Subscribe to our free, weekly email newsletter!


Maersk promises on-time delivery

So-called “phantom bookings,” may be countered with a surcharge to compensate for lost revenue on any given voyage
By Patrick Burnson, Executive Editor
September 13, 2011

Following its promise to be more collaborative with shippers, Maersk Line is introducing a time-definite service in the booming Asia-EU trade lane.

“A daily service between Asia and North Europe with reliable on-time delivery will change liner shipping forever,” spokesmen in Copenhagen declared. “Up until now, customers have had to adjust their production schedules and supply chains to accommodate shipping lines’ unreliability, as they have never been able to trust that their cargo would be on time.”

This will be thing of the past, Maersk promised, noting that the engine behind Daily Maersk is 70 vessels operating a daily sailings between four ports in Asia (Ningbo, Shanghai, Yantian and Tanjung Pelepas) and three ports in Europe (Felixstowe, Rotterdam and Bremerhaven) in what amounts to a giant “ocean conveyor belt” in the carrier’s busiest global service.

In a speech given last June at a major EU logistics event, Maersk Line CEO, Eivind Kolding said the container shipping industry stands on the brink of an “era-defining moment” as it faces fundamental challenges. He added that if container the shipping industry is to secure its right to operate in the future, the industry needs to change now.??

This latest announcement seems to reflect that attitude, said analysts. Zim Line has been ramping up its premium service in the trade lane, as well.


At the same time, however, Maersk and other carriers may soon be holding shippers accountable for freight that is promised, but does not appear. So-called “phantom bookings,” may be countered with a surcharge to compensate for lost revenue on any given voyage.

This, said one analyst, must be exercised with caution:

“Maersk has every right to demand such an arrangement,” said Charles Clowdis, Jr., managing director-transportation advisory services, at IHS Global Insight. “But until capacity is controlled or withdrawn, it’s going to be tough to enforce.”

About the Author

image
Patrick Burnson
Executive Editor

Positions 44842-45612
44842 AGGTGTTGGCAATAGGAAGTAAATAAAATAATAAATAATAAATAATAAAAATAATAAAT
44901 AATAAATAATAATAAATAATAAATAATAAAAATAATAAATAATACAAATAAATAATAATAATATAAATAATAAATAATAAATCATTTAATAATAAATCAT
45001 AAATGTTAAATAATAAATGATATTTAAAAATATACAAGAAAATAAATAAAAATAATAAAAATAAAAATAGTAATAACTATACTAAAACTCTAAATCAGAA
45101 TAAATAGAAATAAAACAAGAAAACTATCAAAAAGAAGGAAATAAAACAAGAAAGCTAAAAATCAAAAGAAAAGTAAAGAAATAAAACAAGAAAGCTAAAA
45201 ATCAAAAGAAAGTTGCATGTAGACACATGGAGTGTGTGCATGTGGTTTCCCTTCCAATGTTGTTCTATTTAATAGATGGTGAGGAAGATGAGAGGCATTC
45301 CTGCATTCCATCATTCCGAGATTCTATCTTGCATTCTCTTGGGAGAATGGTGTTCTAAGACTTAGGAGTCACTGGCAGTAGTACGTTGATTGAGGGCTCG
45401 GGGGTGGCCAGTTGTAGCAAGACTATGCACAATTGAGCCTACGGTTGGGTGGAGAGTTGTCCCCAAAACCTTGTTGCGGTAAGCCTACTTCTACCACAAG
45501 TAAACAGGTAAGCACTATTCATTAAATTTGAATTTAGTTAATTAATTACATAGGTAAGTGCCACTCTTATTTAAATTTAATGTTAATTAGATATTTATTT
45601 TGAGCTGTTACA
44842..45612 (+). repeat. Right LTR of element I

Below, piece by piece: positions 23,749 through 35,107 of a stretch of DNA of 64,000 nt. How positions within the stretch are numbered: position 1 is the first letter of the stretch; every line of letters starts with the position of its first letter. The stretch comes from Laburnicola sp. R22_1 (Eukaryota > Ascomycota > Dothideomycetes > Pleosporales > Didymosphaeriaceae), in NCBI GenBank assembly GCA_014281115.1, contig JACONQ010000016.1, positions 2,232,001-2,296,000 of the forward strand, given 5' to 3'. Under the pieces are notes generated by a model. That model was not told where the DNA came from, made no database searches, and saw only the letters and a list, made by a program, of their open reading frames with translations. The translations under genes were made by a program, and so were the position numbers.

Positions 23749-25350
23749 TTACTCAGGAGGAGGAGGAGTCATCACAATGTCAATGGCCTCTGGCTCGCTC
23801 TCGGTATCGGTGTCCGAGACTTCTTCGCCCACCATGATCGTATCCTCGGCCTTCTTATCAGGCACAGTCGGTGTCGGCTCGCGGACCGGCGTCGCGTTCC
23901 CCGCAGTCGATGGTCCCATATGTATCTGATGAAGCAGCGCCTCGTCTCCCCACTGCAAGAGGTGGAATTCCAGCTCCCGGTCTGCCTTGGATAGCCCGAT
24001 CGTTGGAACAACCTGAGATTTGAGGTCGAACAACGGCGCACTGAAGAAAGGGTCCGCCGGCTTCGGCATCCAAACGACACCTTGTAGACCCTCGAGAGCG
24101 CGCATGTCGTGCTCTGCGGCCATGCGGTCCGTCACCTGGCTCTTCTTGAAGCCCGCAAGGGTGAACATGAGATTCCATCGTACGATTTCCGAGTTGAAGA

Patrick Burnson is executive editor for Logistics Management and Supply Chain Management Review magazines and web sites. Patrick is a widely-published writer and editor who has spent most of his career covering international trade, global logistics, and supply chain management. He lives and works in San Francisco, providing readers with a Pacific Rim perspective on industry trends and forecasts. You can reach him directly at .(JavaScript must be enabled to view this email address).


Subscribe to Logistics Management magazine

Subscribe today. It's FREE!
Get timely insider information that you can use to better manage your
entire logistics operation.
Start your FREE subscription today!

Recent Entries

Last week, the United States Department of Transportation took further steps to address various issues identified in recent train accidents involving crude oil and ethanol shipped by rail. The announcement was made by DOT with other DOT agencies, including the Federal Railroad Administration (FRA) and the Pipeline and Hazardous Materials Safety Administration (PHMSA).

Logistics Management Group News Editor Jeff Berman had an opportunity to interview Derek Leathers, President and Chief Operating Officer of Werner Enterprises, at this month's NASSTRAC Shippers Conference and Transportation Expo in Orlando. They discussed various aspects of the truckload market, including prices, fuel, and regulations.

During this webcast our presenters will apply the findings of the 23rd Annual Trends & Issues in Transportation and Logistics Study to the world of shipper-carrier decision making. They'll examine the primary aspects that will influence the future direction for shipper-carrier decision-making.

For February, the month for which most recent data is available, the SCI dropped to -1.0 from January’s 2.6, with FTR explaining that the short term positive impact from one-time adjustments for rapidly dropping diesel prices and the suspension of the 2013 motor carriers hours-of-service expires later this year.

Seasonally-adjusted (SA) for-hire truck tonnage in March was up 1.1 percent on the heels of a revised 2.8 percent (from 3.1 percent) February decline, with the SA index at 133.5 (2000=100). This is off 0.3 percent from the all-time high for the SA of 135.8 from January 2015 and is up 5 percent annually.

Article Topics

News · Ocean Freight · Global · Ocean Cargo · All topics

Comments

Post a comment
Commenting is not available in this channel entry.


© Copyright 2015 Peerless Media LLC, a division of EH Publishing, Inc • 111 Speen Street, Ste 200, Framingham, MA 01701 USA